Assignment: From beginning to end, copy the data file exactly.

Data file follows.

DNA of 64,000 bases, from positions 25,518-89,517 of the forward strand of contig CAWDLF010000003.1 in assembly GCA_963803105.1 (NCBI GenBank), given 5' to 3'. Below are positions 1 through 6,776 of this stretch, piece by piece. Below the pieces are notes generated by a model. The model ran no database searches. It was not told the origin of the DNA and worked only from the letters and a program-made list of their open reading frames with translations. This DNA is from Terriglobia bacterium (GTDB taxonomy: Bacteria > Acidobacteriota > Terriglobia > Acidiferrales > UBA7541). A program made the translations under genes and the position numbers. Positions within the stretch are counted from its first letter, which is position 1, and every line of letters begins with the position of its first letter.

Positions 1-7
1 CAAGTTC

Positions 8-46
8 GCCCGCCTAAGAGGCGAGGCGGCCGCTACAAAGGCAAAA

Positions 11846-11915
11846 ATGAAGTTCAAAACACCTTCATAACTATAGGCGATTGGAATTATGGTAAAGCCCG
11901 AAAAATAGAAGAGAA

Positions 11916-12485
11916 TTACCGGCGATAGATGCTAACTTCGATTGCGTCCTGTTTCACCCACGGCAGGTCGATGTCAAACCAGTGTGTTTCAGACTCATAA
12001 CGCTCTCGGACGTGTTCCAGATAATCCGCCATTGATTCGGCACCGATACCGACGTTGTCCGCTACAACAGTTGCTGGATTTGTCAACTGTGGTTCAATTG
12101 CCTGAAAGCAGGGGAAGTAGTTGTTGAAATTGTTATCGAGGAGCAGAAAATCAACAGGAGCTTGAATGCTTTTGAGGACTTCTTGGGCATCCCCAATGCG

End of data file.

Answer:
DNA of 64,000 bases, from positions 25,518-89,517 of the forward strand of contig CAWDLF010000003.1 in assembly GCA_963803105.1 (NCBI GenBank), given 5' to 3'. Below are positions 1 through 6,776 of this stretch, piece by piece. Below the pieces are notes generated by a model. The model ran no database searches. It was not told the origin of the DNA and worked only from the letters and a program-made list of their open reading frames with translations. This DNA is from Terriglobia bacterium (GTDB taxonomy: Bacteria > Acidobacteriota > Terriglobia > Acidiferrales > UBA7541). A program made the translations under genes and the position numbers. Positions within the stretch are counted from its first letter, which is position 1, and every line of letters begins with the position of its first letter.

Positions 1-7
1 CAAGTTC

Positions 8-46
8 GCCCGCCTAAGAGGCGAGGCGGCCGCTACAAAGGCAAAA

Positions 11846-11915
11846 ATGAAGTTCAAAACACCTTCATAACTATAGGCGATTGGAATTATGGTAAAGCCCG
11901 AAAAATAGAAGAGAA

Positions 11916-12485
11916 TTACCGGCGATAGATGCTAACTTCGATTGCGTCCTGTTTCACCCACGGCAGGTCGATGTCAAACCAGTGTGTTTCAGACTCATAA
12001 CGCTCTCGGACGTGTTCCAGATAATCCGCCATTGATTCGGCACCGATACCGACGTTGTCCGCTACAACAGTTGCTGGATTTGTCAACTGTGGTTCAATTG
12101 CCTGAAAGCAGGGGAAGTAGTTGTTGAAATTGTTATCGAGGAGCAGAAAATCAACAGGAGCTTGAATGCTTTTGAGGACTTCTTGGGCATCCCCAATGCG